Welcome to the inaugural Ask UXmatters column, where you can submit your questions and get expert answers. Our highly experienced experts are ready to answer your questions on a variety of user experience matters. Please send your questions to [email protected]. Without further ado, let’s get to our first question.
Q: We have a challenge that I’m sure is common to many software development efforts. Everyone on our team—including the user interface (UI) designer, product manager, quality assurance, developers, and documentation—wants to choose the words that show up in the user interface. We are having a really hard time naming page elements that represent business processes and objects. Language is so subjective, and we all consider ourselves experts. I’m wondering if there are any best practices for the process of choosing the language that appears in user interfaces. We’ve tried having smaller meetings with key team members and brainstorming, but always end up reaching compromises that no one really likes and are apt to create confusion for our users. We have great documentation people and use them throughout the process, but can’t figure out who should have the final say. Everyone is very unhappy with the choices we make when naming elements by consensus. We need to figure out a process that ensures we use the best language in the product. Who should own these decisions, and why?—from a UXmatters reader.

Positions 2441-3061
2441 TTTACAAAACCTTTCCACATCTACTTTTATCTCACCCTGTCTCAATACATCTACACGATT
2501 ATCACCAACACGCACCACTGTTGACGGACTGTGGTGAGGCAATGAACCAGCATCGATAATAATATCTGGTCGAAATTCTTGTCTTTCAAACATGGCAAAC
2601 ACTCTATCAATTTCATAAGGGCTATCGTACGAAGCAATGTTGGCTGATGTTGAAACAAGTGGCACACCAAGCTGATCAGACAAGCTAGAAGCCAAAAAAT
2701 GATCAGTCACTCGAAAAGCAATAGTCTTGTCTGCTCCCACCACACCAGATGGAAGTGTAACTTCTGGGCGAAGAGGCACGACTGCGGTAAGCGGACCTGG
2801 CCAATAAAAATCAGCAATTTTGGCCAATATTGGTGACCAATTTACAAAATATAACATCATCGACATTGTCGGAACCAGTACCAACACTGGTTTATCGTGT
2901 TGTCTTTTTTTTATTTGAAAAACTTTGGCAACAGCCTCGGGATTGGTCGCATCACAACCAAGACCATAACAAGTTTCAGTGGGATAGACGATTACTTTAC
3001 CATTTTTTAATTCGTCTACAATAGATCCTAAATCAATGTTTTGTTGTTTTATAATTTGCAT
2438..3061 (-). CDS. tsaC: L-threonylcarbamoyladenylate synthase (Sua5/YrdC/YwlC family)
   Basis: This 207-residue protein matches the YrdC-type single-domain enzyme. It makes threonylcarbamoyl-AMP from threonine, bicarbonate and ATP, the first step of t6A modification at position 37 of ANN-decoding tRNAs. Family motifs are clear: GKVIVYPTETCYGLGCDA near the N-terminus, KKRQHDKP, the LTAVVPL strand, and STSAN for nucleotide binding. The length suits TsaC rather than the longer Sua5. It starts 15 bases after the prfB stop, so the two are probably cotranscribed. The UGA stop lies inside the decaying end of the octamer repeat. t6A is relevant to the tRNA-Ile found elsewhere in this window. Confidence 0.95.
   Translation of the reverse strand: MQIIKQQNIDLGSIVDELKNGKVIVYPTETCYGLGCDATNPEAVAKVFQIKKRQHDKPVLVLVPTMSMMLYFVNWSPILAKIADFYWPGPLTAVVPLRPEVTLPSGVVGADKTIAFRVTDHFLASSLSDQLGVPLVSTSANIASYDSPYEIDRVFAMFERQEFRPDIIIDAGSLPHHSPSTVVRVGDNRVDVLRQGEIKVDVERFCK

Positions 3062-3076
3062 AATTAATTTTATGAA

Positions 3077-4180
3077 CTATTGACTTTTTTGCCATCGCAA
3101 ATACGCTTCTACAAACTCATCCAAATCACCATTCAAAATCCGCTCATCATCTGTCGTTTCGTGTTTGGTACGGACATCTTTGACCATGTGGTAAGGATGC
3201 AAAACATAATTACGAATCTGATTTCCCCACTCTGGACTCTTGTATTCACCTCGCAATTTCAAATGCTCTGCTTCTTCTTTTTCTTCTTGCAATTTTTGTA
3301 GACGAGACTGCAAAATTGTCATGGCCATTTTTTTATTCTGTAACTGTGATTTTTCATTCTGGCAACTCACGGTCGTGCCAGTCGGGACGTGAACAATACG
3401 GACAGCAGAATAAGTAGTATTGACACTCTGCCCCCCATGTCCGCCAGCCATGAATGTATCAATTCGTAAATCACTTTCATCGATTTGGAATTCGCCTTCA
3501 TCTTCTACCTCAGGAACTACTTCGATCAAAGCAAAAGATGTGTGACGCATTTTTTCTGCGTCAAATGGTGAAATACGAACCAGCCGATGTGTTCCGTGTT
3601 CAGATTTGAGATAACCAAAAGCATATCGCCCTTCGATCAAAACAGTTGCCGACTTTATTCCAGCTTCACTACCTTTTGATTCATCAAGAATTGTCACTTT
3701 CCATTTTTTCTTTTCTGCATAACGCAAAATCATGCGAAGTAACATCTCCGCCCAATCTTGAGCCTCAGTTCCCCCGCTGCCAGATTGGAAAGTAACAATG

The following experts have contributed answers to this question:
Pabini Gabriel-Petit—VP, User Experience, at scanR, Inc.; Publisher and Editor in Chief, UXmatters; Principal User Experience Architect at Spirit Softworks; Emeritus Member of Board of Directors, Interaction Design Association (IxDA)
Colleen Jones—Partner and Interactive Experience and Communication Consultant at threebrick; UXmatters columnist
David Heller Malouf—Senior Interaction Designer at Motorola; Professor of Interaction Design at Savannah College of Art & Design—effective January 1, 2009; Founder and former Vice President, IxDA
Jim Nieters—Director of User Experience at Yahoo!; UXmatters columnist